The GEO wanted to see the temporary Leonardo DaVinci exhibit at the Ronald Reagan Presidential Library so we took a road trip down to Simi Valley this summer. Ronald Reagan is the first president I can really remember from my childhood (his term ran from January 20, 1981 to January 20, 1989) so I was pretty excited for my visit. As I walked through the exhibits, I realized I had forgotten how much had happened during the term of his presidency. Going down memory lane left me feeling old, given that these events that occurred in my lifetime are now considered history.
One of the first rooms on display is a recreation of the Oval Office as it was during Reagan’s presidency. Too bad they don’t let visitors walk through as it was a little difficult to get a good look at all the details from the viewing area.
The exhibit on John Hinkley’s assassination attempt on President Reagan in 1981 was eerie. As a kid, I remember how scary it was to watch the event unfold on television as well as it being a major shock being privy to such real life violence. The video showing the shooting in a loop was haunting. It’s incredibly saddening that as a country we have not made any progress in the last 30 years to stop this kind of violence. Gun violence has only increased and is a common occurrence now.
I always wondered what it was like onboard the Flying White House so the highlight for me was walking through Air Force One which served seven presidents between 1973 and 2001. The plane flew President Reagan over 660,000 miles, including 26 foreign countries and 46 U.S. states. The most interesting thing was seeing how far technology has come. How many people younger than me would recognize a rotary phone?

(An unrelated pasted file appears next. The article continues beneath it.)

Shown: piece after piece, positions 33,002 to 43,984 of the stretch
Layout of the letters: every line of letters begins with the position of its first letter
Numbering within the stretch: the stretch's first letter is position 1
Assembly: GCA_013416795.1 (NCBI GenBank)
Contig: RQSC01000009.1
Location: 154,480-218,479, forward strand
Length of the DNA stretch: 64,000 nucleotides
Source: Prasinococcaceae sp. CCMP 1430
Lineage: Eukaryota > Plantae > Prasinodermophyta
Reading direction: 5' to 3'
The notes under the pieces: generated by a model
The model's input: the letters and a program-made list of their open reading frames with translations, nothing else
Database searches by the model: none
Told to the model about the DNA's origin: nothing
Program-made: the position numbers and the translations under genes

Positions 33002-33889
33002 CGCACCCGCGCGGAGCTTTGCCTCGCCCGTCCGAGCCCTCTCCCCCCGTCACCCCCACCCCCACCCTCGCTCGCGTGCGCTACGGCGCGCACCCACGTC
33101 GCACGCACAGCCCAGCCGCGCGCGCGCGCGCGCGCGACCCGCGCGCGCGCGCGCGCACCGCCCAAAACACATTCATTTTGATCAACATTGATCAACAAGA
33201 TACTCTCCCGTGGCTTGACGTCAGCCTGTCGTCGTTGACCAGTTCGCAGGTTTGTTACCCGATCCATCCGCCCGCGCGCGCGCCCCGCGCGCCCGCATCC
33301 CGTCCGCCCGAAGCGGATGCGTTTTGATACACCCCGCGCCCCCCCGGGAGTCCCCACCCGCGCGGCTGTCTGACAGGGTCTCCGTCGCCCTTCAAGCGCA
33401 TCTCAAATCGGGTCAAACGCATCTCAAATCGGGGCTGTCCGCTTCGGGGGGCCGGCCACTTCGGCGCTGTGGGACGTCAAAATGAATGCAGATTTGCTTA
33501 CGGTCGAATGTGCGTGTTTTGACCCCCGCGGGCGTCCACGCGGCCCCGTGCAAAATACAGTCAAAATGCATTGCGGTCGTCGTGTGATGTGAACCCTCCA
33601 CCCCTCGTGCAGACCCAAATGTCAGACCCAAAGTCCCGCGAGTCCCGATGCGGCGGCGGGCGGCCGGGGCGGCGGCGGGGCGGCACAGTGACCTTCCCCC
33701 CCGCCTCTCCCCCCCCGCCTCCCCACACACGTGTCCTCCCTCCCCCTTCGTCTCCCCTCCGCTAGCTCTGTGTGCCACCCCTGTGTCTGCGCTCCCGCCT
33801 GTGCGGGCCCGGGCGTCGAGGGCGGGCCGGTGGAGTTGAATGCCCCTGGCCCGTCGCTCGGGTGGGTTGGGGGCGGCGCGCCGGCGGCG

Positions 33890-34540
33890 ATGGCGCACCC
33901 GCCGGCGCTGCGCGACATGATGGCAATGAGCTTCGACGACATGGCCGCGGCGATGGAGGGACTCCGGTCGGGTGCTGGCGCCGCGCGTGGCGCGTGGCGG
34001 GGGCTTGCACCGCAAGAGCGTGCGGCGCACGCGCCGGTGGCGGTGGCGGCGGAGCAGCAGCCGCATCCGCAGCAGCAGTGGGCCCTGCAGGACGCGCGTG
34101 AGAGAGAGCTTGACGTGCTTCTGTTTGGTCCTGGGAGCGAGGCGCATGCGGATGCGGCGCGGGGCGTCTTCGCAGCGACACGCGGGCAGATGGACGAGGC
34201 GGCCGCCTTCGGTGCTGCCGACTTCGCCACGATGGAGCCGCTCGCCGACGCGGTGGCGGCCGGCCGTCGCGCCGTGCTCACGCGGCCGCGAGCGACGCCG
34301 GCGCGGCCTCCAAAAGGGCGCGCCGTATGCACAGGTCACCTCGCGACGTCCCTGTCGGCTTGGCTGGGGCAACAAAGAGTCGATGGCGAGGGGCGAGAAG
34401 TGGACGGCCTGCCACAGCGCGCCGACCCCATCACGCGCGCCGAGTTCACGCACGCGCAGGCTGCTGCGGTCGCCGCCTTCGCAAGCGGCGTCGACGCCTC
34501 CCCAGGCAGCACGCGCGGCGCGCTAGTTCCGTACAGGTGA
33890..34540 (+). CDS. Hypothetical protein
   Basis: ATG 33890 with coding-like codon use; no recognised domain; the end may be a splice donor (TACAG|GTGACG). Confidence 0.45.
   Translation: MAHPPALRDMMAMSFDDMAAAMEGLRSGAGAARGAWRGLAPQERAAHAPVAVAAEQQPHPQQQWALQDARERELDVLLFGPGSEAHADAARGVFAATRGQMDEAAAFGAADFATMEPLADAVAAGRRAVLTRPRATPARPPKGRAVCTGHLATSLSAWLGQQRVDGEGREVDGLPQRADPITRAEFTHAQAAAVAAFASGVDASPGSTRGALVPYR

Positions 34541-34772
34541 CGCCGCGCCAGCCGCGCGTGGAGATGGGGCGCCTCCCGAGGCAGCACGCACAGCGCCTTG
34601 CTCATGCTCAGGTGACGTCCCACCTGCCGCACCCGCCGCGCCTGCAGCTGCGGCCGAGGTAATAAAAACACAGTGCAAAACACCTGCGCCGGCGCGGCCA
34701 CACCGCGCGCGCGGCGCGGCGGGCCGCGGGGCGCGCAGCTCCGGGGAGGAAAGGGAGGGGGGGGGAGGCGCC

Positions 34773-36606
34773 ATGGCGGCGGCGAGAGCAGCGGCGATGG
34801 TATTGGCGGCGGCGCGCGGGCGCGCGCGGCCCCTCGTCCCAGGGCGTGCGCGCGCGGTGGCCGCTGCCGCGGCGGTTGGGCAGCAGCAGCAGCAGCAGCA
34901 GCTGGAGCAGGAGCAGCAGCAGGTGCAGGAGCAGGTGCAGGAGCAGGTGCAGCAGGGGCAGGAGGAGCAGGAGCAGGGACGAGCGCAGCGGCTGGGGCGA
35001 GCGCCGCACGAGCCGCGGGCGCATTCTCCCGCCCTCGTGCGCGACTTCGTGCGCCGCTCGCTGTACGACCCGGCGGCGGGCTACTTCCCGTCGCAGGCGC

Both Air Force One and Marine One were, to my amazement, housed within the building. There is an interesting series of photos showing how the plane was brought to the construction site (in pieces and then reassembled) and then the library was eventually built up around the plane.
What I remember most from Reagan’s presidency was his work towards ending the Cold War and the dramatic speech he made about tearing down the Berlin Wall the infamous symbol of the Cold War. I grew up in a time where I was always worried about being collateral damage in the nuclear arms race with the Soviet Union so knowing that it had finally come to an end was a big comfort. “General Secretary Gorbachev, if you seek peace, if you seek prosperity for the Soviet Union and Eastern Europe, if you seek liberalization: Come here to this gate! Mr. Gorbachev, open this gate! Mr. Gorbachev, tear down this wall!” Naturally, there was an exhibit about the Berlin Wall to demonstrate how instrumental Reagan was in the wall being torn down.
There is a replica of the White House South Lawn outside the library. Here you will find a piece of the actual Berlin wall standing in commemoration of the momentous occasion. The burial sites for both Ronald and Nancy can be found nearby.
GC3GZFW (Reagan Library Scenery) is a nice sized geocache placed at a vista point overlooking Simi Valley. Too bad it was a June gloom kind of day so the view should have been better but it was still a great spot to sit and take some time to reflect on all that I saw.